Here’s a game I’m willing to bet that none of you have encountered before: Lost Eden.
I’ve been thinking an awful lot lately about my youth as a gamer, partly in response to reading Steven Kent’s excellent history of the game industry (The Ultimate History of Video Games), and it’s been a real pleasure to compare the milestones of the industry with my own experiences as a young’un: getting my Game Boy at the tender age of six, being on the Sega side of the Great 90’s Console Wars, choosing a Sony PlayStation over an N64 in a moment of blind prescience. I’m beginning to understand the global context in which my own history as a gamer has occurred.
One of the eras I’ve recently been reexamining is the mid-90’s, at the tail end of the 16-bit generation, just before the arrival of the PlayStation, the Saturn, and the N64. I have been thinking about the time my family acquired our first computer with a CD-ROM drive and the bizarre and foreign experiences that were now available to me, a kid who had grown up entirely in the realm of consoles and handhelds. I remember playing Myst and marveling at how different it was from anything in my previous experience. What were you supposed to do? It was intriguing. It was mysterious. It was, it is to be admitted, a trifle dull.
Nevertheless! The enormous success of Myst in 1993 opened a floodgate of adventure-game imitators, and at one point, at the house of a friend, I encountered Lost Eden. “What’s the deal with this game?” I asked my friend. I was eleven.
“It’s kind of like Myst, but with dinosaurs,” he explained. He had captured my interest.
“What kind of dinosaurs?” I asked, no doubt raising a discerning eyebrow.
“All kinds,” he replied. Upon learning that the game featured a talking, psychic parasaurolophus, I knew I had to have a copy for myself.
Lost Eden tells the story of Adam of Mo, a young human prince tasked with rebuilding the severed alliances between dinosaurs and man and uniting the world under a single banner in order to defy the evil Moorkus Rex, leader of a tyrannosaur army threatening to subjugate the entire world. Except… he didn’t really look like a t-rex? That part was a little weird.
The point is, the t-rexes were the bad guys, and the velociraptors were the good guys. As a youth devoted to the point of obsession with Jurassic Park, this was clearly right up my alley.
Lost Eden was not a particularly great adventure game. It didn’t have the unique humor of a LucasArts title, nor did it have the compelling arhitecture or attention to detail found in Myst. It didn’t even really possess the charm of a King’s Quest. What it did have was dinosaurs. A generous helping of dinosaurs.
While the gameplay and puzzles were not particularly interesting or challenging, there were a couple of elements that worked well. Its narrative, while mostly predictable (it’s called Lost Eden, you play a guy named Adam… is anybody surprised when Eve shows up?), does have a couple of poignant moments: the reaction of your dinosaur companions to the discovery that their culture’s great prophecy for the future spells doom for their races has the appropriate gravitas, and a moment in which the hero poisons himself to journey to the land of the dead is pretty cool.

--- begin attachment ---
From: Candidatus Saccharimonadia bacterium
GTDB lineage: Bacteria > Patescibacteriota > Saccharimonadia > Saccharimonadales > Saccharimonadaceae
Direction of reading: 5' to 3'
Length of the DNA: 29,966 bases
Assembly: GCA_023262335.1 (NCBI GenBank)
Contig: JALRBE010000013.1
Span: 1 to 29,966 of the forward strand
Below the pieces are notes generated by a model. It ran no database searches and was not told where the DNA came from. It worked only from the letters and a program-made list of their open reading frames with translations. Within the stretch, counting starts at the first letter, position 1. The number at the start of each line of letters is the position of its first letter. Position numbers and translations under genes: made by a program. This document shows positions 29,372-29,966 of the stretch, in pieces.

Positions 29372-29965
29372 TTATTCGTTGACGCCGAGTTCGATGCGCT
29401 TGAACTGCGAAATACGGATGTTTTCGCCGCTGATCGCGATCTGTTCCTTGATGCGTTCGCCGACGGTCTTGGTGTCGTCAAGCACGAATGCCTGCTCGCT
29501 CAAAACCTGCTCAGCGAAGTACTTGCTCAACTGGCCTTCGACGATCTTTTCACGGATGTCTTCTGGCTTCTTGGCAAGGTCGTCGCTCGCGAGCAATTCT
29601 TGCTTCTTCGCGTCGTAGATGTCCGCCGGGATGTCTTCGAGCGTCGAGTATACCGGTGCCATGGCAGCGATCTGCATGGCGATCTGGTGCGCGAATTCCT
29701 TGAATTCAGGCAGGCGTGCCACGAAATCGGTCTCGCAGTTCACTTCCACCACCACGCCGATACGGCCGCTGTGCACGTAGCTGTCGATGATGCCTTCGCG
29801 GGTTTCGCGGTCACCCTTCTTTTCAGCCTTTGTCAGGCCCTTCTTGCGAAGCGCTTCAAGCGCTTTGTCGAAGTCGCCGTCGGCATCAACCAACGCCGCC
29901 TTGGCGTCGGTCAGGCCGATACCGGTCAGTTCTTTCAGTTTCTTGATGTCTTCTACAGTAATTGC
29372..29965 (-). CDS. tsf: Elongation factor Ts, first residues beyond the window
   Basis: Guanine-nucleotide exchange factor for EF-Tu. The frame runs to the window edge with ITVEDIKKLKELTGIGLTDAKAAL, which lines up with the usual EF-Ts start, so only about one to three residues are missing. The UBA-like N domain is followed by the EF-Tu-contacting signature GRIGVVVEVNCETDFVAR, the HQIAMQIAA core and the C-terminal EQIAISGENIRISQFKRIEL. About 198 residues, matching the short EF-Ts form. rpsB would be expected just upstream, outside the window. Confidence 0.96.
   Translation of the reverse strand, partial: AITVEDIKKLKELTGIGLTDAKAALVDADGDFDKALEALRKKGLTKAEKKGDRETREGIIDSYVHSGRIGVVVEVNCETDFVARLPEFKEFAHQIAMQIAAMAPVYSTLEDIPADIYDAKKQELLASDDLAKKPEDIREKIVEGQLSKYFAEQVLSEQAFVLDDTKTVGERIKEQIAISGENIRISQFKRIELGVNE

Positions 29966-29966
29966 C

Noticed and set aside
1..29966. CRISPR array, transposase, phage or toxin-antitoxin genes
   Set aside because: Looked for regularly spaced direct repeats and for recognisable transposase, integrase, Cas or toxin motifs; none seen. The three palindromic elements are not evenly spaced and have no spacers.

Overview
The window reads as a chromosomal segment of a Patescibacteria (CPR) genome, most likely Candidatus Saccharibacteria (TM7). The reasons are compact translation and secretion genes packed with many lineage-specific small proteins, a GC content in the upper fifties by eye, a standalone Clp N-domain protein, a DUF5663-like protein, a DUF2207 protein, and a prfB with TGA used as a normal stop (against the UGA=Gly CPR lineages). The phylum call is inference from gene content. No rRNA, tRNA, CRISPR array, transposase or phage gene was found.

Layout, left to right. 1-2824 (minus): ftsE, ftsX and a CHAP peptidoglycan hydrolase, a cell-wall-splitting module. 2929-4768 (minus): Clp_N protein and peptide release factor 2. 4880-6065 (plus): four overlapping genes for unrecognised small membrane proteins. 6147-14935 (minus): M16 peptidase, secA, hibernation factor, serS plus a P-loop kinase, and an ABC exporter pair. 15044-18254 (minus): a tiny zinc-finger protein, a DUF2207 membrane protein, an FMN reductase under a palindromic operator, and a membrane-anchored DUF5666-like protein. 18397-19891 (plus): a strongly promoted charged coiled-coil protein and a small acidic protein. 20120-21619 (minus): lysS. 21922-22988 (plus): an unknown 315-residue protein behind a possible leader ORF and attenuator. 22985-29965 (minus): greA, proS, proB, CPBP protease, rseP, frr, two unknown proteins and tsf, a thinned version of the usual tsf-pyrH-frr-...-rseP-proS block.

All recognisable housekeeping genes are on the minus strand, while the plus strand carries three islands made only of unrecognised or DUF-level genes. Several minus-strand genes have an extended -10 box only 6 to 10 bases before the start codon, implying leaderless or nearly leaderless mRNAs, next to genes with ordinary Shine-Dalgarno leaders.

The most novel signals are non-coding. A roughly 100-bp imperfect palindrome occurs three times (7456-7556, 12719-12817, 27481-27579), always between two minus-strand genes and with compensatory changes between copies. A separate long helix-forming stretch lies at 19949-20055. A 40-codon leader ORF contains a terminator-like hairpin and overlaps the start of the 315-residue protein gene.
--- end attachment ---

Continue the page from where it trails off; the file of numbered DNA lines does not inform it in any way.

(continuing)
The game also had a really interesting new-agey score by Stephane Picq. Some of the tracks sound like B-sides from Pure Moods, but on the whole, they contribute greatly to the game’s excellent, brooding atmosphere. Also there is a track called “Velociraptor Ride,” which, come on. It was compelling enough that I actually tracked down the soundtrack on the internet five or six years after playing the game and had it shipped from France. Importantly, because CD-ROM games were a relatively new phenomenon, the music sounded unbelievably different than anything else I was used to hearing in games.
Here are a couple tracks, to show you what I’m talking about:
The main theme:
Would I recommend that other people track down Lost Eden and give it a go for themselves? Eh, probably not. We’re busy people, and it isn’t what I’d call a forgotten classic. It’s important to me, however, because it demonstrates just how varied our gaming histories are–none of us can claim to have played all of the classics, for one, but all of us–especially those of us who have been gaming since we were very small–have played many, many games. As children, when we were less discerning, we exposed ourselves to a higher-than-usual proportion of flawed-but-interesting pieces.
As someone who’s interested in the whole history of the medium, I’m fascinated by all of the forgotten games of our collective childhoods. How many games have you played that were, by all accounts, not great–but have stuck in your memory anyway, informing your tastes as a gamer and occupying a special place in your heart? I’d be willing to bet that each of us has quite a few.
Anyhow, here’s “Velociraptor Ride.”